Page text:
Isco was part of the Spain Under-21 squad that won the 2013 European Championship under Julen Lopetegui, who crucially seems capable of getting the best out of the Real Madrid man, who has really come on as a player for both club and country over the past couple of years. This will be his first senior tournament but he has rapidly grown in stature to such an extent that he will be one of the first names on Lopetegui’s team-sheet in Russia and it very much feels as though his time is now to step up and be the main creative force in this team with the likes of Busquets, Iniesta and David Silva heading into the twilight years of their glittering careers.
One to Watch – Marco Asensio
This is a squad packed with household names and includes four players to have already passed 100 caps, while Lopetegui has only opted to include four players under the age of 26, which will make it one of the oldest squads in Russia. However, it could be the youngest man in the twenty-three who provides that spark that has perhaps just been missing in recent tournaments.
Marco Asensio is certainly the most exciting young player Spain have produced in a number of years, and although he is yet to fully cement himself in the Real Madrid side this could be the tournament where he truly announces himself as one of the emerging stars of world football. Like your typical Spanish player, Asensio is comfortable with the ball at his feet and at maintaining possession but he has that turn of pace and the ability to produce a moment of magic which will make him a real asset to Lopetegui, whether he ends up using him as a starter or in more of a super-sub capacity.
It’s also worth noting that Asensio has already shown that he enjoys the big stage. His 11 club goals this term include two goals in the clasico against Barcelona and one in the Champions League Semi-Final against Bayern. That suggests he will not be overawed by the pressure cooker World Cup environment.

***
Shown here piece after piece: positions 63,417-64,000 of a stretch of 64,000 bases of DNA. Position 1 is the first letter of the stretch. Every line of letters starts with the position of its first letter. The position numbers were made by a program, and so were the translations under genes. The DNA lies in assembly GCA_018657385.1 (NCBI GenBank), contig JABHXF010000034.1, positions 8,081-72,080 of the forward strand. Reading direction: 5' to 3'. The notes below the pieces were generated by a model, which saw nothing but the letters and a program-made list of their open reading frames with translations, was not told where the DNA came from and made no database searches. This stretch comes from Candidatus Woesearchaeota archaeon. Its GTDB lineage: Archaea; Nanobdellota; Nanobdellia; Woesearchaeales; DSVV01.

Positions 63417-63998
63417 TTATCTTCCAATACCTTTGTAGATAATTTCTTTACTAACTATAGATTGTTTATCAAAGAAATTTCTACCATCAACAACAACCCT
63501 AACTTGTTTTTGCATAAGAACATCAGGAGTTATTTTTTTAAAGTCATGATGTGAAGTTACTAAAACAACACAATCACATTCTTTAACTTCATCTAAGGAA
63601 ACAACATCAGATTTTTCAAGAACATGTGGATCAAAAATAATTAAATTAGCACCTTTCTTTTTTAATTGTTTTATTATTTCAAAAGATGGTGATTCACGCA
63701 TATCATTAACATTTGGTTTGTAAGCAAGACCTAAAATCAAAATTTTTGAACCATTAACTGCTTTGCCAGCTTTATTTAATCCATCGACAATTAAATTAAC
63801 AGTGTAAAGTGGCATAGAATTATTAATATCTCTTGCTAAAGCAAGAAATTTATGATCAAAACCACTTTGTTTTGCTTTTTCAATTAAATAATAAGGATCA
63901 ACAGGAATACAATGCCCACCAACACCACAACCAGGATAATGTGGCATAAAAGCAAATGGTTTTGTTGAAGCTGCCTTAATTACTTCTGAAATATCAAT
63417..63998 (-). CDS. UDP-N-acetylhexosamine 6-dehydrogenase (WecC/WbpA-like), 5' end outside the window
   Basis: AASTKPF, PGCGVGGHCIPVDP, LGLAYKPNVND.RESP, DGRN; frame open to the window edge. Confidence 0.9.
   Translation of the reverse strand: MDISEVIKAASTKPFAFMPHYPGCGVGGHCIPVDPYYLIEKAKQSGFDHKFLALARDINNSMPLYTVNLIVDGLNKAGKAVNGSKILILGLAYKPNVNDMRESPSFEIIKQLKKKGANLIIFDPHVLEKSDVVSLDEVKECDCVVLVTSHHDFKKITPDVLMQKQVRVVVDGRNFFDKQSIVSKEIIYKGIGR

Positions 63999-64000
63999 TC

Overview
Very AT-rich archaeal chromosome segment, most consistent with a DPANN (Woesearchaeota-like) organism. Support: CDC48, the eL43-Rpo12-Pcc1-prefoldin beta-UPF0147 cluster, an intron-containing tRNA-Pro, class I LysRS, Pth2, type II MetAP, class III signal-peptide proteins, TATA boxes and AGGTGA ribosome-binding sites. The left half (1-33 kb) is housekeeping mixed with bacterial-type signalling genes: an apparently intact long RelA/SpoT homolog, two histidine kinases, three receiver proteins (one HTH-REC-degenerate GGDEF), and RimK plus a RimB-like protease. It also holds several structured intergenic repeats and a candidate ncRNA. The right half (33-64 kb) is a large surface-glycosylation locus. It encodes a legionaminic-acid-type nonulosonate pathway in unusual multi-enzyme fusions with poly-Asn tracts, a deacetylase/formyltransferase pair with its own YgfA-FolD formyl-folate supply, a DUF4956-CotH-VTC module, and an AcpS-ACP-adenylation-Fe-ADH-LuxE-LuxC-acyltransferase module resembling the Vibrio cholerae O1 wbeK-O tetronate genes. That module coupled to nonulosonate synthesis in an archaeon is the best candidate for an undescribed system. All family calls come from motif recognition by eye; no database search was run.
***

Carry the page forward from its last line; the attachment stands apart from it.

Lopetegui has experimented with the system during his reign, operating a three-man defence in an early qualifier in Albania but has generally settled upon a 4-3-3 formation and that’s how they are likely to line up in Russia.
The most predictable part of this side is certainly at the back. Barring injury David de Gea will start in goal and this could well be the tournament where he really starts to cement his status as the top goalkeeper in world football, particularly with Manuel Neuer not fully fit.
In front of him, the back four picks itself really and has a familiar look to it with two Real Madrid men in the shape of Dani Carvajal and Sergio Ramos alongside Gerard Pique and Jordi Alba of Barcelona. While Ramos in particular does have a mistake in him, it’s still a very solid and hugely experienced back-line with a multitude of major honours between them. The full-backs have both had pretty good seasons and will be expected to bomb forward, particularly in group games against Morocco and Iran when Spain will be up against two sides that are strong at the back and will look to park the bus.
The central midfield three is where it starts to get a little bit interesting. Sergio Busquets hasn’t actually featured for Spain since November but the Barcelona man looks a certain starter. Despite a slight decline, Andres Iniesta will surely keep his place alongside him but Lopetegui may have to manage the 34 year old, who is unlikely to be capable of playing seven matches in a month. It seems certain he will be rested for at least one of the group games.
The third spot in central midfield looks like a straight fight between Koke of Atletico Madrid and Thiago Alcântara of Bayern. Both have benefited from the regime change in 2016 with Lopetegui clearly trusting both men but when push comes to shove, there is only likely to be room for one of them in Spain’s strongest eleven. Right now Thiago perhaps has the edge but it’s one of the areas the coach will be looking at when the warm-up games take place.
Up top, there are many different ways Spain could go and they will most likely chop and change depending on the opposition and situation in the game. Isco and David Silva are both all but guaranteed to start but the final place in the side appears up for grabs. The exciting young talent of Marco Asensio got the nod in that dominant win over the Italians and brings a bit of much-needed pace into the side. While that would leave Spain without a recognised striker, they’ve proved they can go without a genuine nine if required and it’s perhaps no coincidence that some of their best displays have come when they’ve opted for that approach.
Their best striker is Diego Costa, who did net five goals in five games during qualifying but still didn’t really look like quite the natural fit for this team. Tiki-taka isn’t really his thing and he hasn’t been prolific since rejoining Atletico Madrid, which makes Asensio perhaps the more likely option to complete the front-line when the tournament kicks off while Iago Aspas is likely to be used from the bench after another excellent season in Vigo.
Possible Starting 11:
De Gea, Jordi Alba, Ramos, Pique, Dani Carvajal, Iniesta, Busquets, Thiago, Silva, Isco, Asensio